When tourism was introduced in the Maldives some forty years ago, guests’ transfers were on speedboats as most of the tourist resorts were located in Malé Atoll and close by region. But with the flourishing of the industry to peripheral atolls, one of the biggest challenges came as an absence of convenient and efficient transfer facilities for tourists.
While the aviation sector in the Maldives comprises of domestic airline and seaplane operations; new players have emerged, further strengthening aviation passenger movements. Flyme, operated by Villa Air, has been in service since 2011.
In this third of the four-part series, we feature an exclusive interview with Abdulla Nashid, Managing Director, Flyme.
Hotelier Maldives: Celebrating ten years of operations, what were the major challenges to operating a privately-owned airline? And how have you overcome the obstacles, and turn a positive spin on the operations?
Abdulla Nashid: Villa Air was formed with a long-term vision by the Villa Group’s Chairman, Hon. Qasim Ibrahim to offer an affordable and convenient transportation option for locals and tourists. Ever since we have relentlessly been working towards achieving this goal. However, the road has been far more challenging than anyone had anticipated.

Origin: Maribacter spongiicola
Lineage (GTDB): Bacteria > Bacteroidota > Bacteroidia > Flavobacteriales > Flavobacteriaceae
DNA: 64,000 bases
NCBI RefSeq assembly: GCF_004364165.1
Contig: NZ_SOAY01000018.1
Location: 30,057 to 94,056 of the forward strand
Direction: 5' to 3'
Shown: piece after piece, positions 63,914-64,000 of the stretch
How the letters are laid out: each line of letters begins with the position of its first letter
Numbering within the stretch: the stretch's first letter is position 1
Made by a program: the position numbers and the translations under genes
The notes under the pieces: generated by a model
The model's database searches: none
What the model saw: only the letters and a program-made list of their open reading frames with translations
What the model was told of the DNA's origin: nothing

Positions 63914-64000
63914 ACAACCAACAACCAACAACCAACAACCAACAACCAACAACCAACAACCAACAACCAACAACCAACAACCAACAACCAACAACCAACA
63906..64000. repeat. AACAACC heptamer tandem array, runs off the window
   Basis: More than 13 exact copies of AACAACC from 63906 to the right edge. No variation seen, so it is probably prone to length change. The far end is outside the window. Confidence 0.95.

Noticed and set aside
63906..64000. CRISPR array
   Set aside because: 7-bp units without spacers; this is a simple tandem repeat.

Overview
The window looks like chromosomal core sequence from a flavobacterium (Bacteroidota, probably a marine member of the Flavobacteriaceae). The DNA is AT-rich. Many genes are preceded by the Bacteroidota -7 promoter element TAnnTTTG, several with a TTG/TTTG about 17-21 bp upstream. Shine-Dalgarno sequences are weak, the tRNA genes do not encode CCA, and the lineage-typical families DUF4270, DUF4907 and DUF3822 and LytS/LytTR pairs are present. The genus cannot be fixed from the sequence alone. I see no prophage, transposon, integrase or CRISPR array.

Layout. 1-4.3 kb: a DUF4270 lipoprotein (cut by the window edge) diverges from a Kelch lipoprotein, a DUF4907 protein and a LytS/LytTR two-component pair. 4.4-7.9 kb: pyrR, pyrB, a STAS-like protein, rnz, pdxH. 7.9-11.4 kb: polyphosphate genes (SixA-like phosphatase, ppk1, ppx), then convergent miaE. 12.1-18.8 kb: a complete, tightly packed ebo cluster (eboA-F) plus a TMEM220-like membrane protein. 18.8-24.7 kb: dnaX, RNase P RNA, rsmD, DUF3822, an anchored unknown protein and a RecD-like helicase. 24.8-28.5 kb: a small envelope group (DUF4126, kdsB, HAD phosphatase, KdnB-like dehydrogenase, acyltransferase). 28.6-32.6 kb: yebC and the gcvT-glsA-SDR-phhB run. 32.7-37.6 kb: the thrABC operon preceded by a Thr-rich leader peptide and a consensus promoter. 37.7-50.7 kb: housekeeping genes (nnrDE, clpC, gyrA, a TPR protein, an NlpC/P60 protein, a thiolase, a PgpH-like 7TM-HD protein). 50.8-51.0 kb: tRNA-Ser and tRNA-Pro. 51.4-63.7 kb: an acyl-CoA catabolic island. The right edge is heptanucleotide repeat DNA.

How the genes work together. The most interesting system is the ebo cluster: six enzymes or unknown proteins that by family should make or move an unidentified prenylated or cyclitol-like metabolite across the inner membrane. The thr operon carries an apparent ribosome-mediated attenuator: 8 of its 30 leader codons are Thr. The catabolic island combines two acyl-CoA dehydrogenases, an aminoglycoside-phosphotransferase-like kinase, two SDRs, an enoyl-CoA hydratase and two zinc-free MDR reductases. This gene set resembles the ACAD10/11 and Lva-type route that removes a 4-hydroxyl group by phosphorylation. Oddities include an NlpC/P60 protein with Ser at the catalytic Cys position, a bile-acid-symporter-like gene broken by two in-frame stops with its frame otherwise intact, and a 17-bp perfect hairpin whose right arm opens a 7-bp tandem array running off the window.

Our operations started from South Ari Atoll—the location of several tourist resorts and numerous inhabited islands. It was the first time in Maldives’ history to welcome the operations of a privately-owned airline and airport. The benefits far outnumbered the challenges; just imagine the number of employment opportunities it brought about in the aviation sector alone.
Our operations gave locals and tourists a cheaper and more flexible means of transportation. But it also brought about an amazing lifestyle change for the locals in the area—the purpose and thrill of getting up every day to go to a job that they enjoy and earn a decent income. The hard part, though, was the unimaginable challenges and obstacles in our way; some that were unavoidable, and some which could have been.
It takes immense effort and time to groom develop professionals in the aviation industry; the industry requires a certain discipline and precision, which were unfamiliar to new recruits. But I am proud of our tireless efforts to create some of the best personnel in the industry, “and have well-paid off.” Today we have an outstanding team carrying out our tasks with dedication and excellence.
Issues with recruitment were mostly inevitable, however, some of the obstacles we faced could have been avoided with the proper support of the government. For a privately-owned entity to prosper, it is important to have solid long-term strategies and goals—which we have been following since our inception. However, some of our goals were not aligned with the government’s policies, which shifts with the political scene in the country.